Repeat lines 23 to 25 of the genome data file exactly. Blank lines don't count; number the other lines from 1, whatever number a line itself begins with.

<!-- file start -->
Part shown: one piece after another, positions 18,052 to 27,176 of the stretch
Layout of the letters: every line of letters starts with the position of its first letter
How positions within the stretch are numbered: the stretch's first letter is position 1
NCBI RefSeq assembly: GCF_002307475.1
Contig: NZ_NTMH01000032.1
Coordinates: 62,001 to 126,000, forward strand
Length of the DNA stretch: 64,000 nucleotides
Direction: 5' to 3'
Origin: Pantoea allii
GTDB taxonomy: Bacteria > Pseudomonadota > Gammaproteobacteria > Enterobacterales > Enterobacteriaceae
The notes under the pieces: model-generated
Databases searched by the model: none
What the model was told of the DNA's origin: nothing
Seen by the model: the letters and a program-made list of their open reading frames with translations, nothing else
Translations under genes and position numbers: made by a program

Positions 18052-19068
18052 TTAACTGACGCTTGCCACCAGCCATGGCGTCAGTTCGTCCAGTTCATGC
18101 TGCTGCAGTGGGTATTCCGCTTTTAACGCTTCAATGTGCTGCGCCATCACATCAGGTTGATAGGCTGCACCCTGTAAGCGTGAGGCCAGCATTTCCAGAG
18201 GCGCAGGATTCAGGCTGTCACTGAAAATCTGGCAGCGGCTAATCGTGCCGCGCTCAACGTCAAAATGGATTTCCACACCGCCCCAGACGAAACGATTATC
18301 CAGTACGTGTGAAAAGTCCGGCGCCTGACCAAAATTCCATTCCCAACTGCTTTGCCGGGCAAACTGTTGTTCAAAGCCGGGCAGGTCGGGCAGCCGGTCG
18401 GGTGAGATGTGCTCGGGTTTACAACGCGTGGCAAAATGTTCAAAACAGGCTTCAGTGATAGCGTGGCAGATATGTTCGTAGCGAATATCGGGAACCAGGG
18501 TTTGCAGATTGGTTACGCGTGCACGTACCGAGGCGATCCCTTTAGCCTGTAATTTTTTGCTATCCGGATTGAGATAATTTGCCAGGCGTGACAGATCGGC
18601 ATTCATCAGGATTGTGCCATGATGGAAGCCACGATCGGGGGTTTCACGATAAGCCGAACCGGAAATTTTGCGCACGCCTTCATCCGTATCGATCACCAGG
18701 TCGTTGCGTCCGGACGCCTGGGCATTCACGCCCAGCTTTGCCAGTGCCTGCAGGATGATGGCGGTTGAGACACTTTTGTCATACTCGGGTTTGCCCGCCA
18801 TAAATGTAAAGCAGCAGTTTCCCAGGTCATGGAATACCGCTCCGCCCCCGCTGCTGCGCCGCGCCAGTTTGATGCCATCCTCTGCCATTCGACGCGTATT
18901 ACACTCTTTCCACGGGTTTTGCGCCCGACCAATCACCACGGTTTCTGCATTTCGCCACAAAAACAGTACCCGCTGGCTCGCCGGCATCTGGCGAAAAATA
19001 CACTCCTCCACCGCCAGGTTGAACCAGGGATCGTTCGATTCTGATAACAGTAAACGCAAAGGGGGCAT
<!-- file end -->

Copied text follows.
18601 ATTCATCAGGATTGTGCCATGATGGAAGCCACGATCGGGGGTTTCACGATAAGCCGAACCGGAAATTTTGCGCACGCCTTCATCCGTATCGATCACCAGG
18701 TCGTTGCGTCCGGACGCCTGGGCATTCACGCCCAGCTTTGCCAGTGCCTGCAGGATGATGGCGGTTGAGACACTTTTGTCATACTCGGGTTTGCCCGCCA
18801 TAAATGTAAAGCAGCAGTTTCCCAGGTCATGGAATACCGCTCCGCCCCCGCTGCTGCGCCGCGCCAGTTTGATGCCATCCTCTGCCATTCGACGCGTATT